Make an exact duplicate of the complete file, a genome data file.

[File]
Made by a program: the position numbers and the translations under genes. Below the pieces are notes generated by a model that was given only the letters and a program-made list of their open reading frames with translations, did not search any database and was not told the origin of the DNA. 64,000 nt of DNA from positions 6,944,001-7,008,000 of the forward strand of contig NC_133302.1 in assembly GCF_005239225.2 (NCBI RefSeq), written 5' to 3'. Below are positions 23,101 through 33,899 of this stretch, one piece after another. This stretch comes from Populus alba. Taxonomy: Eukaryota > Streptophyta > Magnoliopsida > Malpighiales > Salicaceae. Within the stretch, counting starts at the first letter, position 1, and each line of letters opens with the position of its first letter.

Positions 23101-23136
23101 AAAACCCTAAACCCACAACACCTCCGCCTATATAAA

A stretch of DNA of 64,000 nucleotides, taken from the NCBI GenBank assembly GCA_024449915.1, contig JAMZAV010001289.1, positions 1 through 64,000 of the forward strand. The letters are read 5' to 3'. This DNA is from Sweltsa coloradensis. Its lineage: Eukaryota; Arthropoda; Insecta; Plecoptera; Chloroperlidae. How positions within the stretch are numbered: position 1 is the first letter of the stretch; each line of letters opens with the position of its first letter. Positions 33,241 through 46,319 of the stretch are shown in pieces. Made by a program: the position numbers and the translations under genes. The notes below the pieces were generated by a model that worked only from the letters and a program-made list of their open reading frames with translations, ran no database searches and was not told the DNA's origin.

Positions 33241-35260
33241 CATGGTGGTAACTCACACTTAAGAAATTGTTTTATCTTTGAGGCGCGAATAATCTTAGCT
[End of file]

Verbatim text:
Made by a program: the position numbers and the translations under genes. Below the pieces are notes generated by a model that was given only the letters and a program-made list of their open reading frames with translations, did not search any database and was not told the origin of the DNA. 64,000 nt of DNA from positions 6,944,001-7,008,000 of the forward strand of contig NC_133302.1 in assembly GCF_005239225.2 (NCBI RefSeq), written 5' to 3'. Below are positions 23,101 through 33,899 of this stretch, one piece after another. This stretch comes from Populus alba. Taxonomy: Eukaryota > Streptophyta > Magnoliopsida > Malpighiales > Salicaceae. Within the stretch, counting starts at the first letter, position 1, and each line of letters opens with the position of its first letter.

Positions 23101-23136
23101 AAAACCCTAAACCCACAACACCTCCGCCTATATAAA

A stretch of DNA of 64,000 nucleotides, taken from the NCBI GenBank assembly GCA_024449915.1, contig JAMZAV010001289.1, positions 1 through 64,000 of the forward strand. The letters are read 5' to 3'. This DNA is from Sweltsa coloradensis. Its lineage: Eukaryota; Arthropoda; Insecta; Plecoptera; Chloroperlidae. How positions within the stretch are numbered: position 1 is the first letter of the stretch; each line of letters opens with the position of its first letter. Positions 33,241 through 46,319 of the stretch are shown in pieces. Made by a program: the position numbers and the translations under genes. The notes below the pieces were generated by a model that worked only from the letters and a program-made list of their open reading frames with translations, ran no database searches and was not told the DNA's origin.

Positions 33241-35260
33241 CATGGTGGTAACTCACACTTAAGAAATTGTTTTATCTTTGAGGCGCGAATAATCTTAGCT